We hear from the economists and the Office for National Statistics that although the UK economy is growing even post Brexit, national productivity is still lagging behind other countries, productivity being defined by GDP divided by the number of hours worked or alternatively Output per Unit of Input.
Remember the three-day week? During the tenure of Edward Heath as Prime Minister in early 1974 there was a spate of industrial action primarily from the coal miners that led to fuel shortages and reduced electrify output. Accordingly the decision was made to reduce the working week for commercial users to conserve supplies.
Guess what; production scarcely reduced even though the effective working week was drastically reduced.
We are talking here about measurable output in the way of Gross Domestic Product but have you ever though about the productivity of other notionally non-wealth producers in your business?
I recall once going to a large and, on the face of it, successful engineering company to discuss their sales operation. We looked at the total orders received, the number of quotations sent out, the conversion rate, and all the other criteria that go to measure the effectiveness of the selling effort.
In an interview with the Sales Manager I asked him how many actual sales calls, that is eye to eye contact with the customer, were made in a given time and he hesitated.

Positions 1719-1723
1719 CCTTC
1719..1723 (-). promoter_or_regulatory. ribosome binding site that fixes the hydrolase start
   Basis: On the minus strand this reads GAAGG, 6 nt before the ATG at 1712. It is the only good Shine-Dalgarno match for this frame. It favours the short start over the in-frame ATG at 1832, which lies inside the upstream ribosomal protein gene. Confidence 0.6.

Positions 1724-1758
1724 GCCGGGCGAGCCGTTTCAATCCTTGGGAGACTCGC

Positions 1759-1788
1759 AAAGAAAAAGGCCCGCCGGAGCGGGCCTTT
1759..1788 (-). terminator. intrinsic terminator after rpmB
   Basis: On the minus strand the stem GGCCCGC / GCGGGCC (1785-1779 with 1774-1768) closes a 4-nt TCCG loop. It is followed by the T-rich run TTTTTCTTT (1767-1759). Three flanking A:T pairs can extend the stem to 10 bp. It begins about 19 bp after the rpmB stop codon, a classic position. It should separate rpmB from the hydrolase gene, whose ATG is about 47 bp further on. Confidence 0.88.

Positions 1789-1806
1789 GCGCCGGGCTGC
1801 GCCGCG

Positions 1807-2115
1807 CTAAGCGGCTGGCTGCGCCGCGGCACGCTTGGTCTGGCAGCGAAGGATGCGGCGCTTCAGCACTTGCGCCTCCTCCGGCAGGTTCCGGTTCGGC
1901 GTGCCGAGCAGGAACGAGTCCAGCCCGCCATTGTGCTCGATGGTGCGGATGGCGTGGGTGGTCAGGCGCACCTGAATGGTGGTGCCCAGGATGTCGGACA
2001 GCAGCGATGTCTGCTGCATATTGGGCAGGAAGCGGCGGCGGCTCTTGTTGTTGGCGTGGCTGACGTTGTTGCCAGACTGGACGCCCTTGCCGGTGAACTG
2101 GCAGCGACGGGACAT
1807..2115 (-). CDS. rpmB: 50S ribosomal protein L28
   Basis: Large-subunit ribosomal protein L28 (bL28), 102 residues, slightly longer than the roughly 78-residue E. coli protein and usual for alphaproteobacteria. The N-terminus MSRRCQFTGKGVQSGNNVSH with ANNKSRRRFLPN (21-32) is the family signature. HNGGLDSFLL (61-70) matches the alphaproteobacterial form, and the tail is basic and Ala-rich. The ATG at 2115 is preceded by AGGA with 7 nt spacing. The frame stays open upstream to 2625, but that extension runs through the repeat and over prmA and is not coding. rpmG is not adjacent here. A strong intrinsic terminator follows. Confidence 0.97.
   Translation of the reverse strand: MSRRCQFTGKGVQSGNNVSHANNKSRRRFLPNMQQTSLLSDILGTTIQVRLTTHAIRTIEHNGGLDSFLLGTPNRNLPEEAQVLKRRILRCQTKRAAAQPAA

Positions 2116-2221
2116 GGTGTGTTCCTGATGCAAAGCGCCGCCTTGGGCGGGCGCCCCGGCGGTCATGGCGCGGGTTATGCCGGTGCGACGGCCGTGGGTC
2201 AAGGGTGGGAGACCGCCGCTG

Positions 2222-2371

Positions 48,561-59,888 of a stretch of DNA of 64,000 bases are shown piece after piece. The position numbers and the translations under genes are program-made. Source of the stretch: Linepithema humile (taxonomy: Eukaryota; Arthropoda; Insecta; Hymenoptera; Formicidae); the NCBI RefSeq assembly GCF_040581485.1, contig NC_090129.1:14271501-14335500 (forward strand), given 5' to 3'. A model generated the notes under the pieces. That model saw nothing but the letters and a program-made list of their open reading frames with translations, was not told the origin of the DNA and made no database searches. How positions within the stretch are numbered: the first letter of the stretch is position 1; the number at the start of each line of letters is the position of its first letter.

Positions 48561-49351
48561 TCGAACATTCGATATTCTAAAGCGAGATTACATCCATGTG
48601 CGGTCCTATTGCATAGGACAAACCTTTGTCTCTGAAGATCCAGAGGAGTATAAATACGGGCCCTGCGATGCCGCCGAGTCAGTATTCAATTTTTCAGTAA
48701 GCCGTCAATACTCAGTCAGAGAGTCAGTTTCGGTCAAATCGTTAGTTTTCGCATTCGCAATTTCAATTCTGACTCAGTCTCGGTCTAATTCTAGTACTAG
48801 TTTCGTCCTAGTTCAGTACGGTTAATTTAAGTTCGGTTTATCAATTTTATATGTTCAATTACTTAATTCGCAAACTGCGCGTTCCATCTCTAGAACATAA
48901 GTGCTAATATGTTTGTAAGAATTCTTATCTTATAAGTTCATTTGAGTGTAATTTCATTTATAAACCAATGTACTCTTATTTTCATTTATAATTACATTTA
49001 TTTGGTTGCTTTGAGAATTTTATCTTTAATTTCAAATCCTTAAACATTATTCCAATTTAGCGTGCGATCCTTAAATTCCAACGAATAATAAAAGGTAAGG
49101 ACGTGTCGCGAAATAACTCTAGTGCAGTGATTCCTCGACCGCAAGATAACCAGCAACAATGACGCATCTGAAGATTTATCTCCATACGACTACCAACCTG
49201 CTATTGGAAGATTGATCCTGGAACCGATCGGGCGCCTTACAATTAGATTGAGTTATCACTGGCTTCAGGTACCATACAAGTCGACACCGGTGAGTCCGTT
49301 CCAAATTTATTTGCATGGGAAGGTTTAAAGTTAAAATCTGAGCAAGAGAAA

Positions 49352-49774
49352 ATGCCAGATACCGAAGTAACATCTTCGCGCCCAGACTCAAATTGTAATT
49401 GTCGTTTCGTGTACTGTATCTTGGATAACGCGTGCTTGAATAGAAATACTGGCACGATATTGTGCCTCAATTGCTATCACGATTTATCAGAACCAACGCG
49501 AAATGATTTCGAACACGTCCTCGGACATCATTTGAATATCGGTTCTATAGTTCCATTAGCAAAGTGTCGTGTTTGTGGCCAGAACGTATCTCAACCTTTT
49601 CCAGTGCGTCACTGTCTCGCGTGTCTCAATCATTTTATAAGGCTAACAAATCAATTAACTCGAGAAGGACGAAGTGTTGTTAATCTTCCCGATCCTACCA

“I try to make one a week”, he said.
“And the rest of the sales people?” I asked
“Much the same” he admitted.
Even though the way that selling is organised these days is different from then, the point should still be made. The best way to generate sales is by personal face-to-face contact with the customer and by using professional selling methods. Let’s make it clear.
There is absolutely no point in expecting the sales people to do all the background stuff such as market research, quotations, follow up telephone calls, general sales administration and eve call planning and at the same time demand from them a high return in order levels.
Sales are one of the areas of business that are genuinely measurable and there is little doubt that given good quality and service it becomes something of a numbers game. The more you go out and sell then the more successful you will be. It really is as simple as that.
So why do so many businesses persist in expecting their sales people to undertake all the peripheral stuff to the detriment of the face-to-face time with the customers?
The most effective sales force I ever encountered was 120 strong of good engineering sales people, flat salary above market rate, no commission and a backup team to do all the necessary administration for them.
We were measured on not only sales successes but also on the expected number of calls per day at around eight. That was deemed a fair number for the market we served and most of us managed to achieve it. It wasn’t a demand, just an expectation and could always be overridden when the situation demanded it.
Paperwork for the sales team during the working week was limited to Friday afternoon hence the joke at the time about the salesman (or woman) who would park the car, open the windows and the roof and “do the paperwork”. This was defined a “getting a layby tan”.
We normally pay sales people a significant amount and naturally expect them to produce. It makes no sense then to have them undertake activities that divert their attention and effort from what they are employed to do; to go to see the customer and sell the product or service.
Increase the productivity of your sales force and just watch the increase in sales. Worth it or what?
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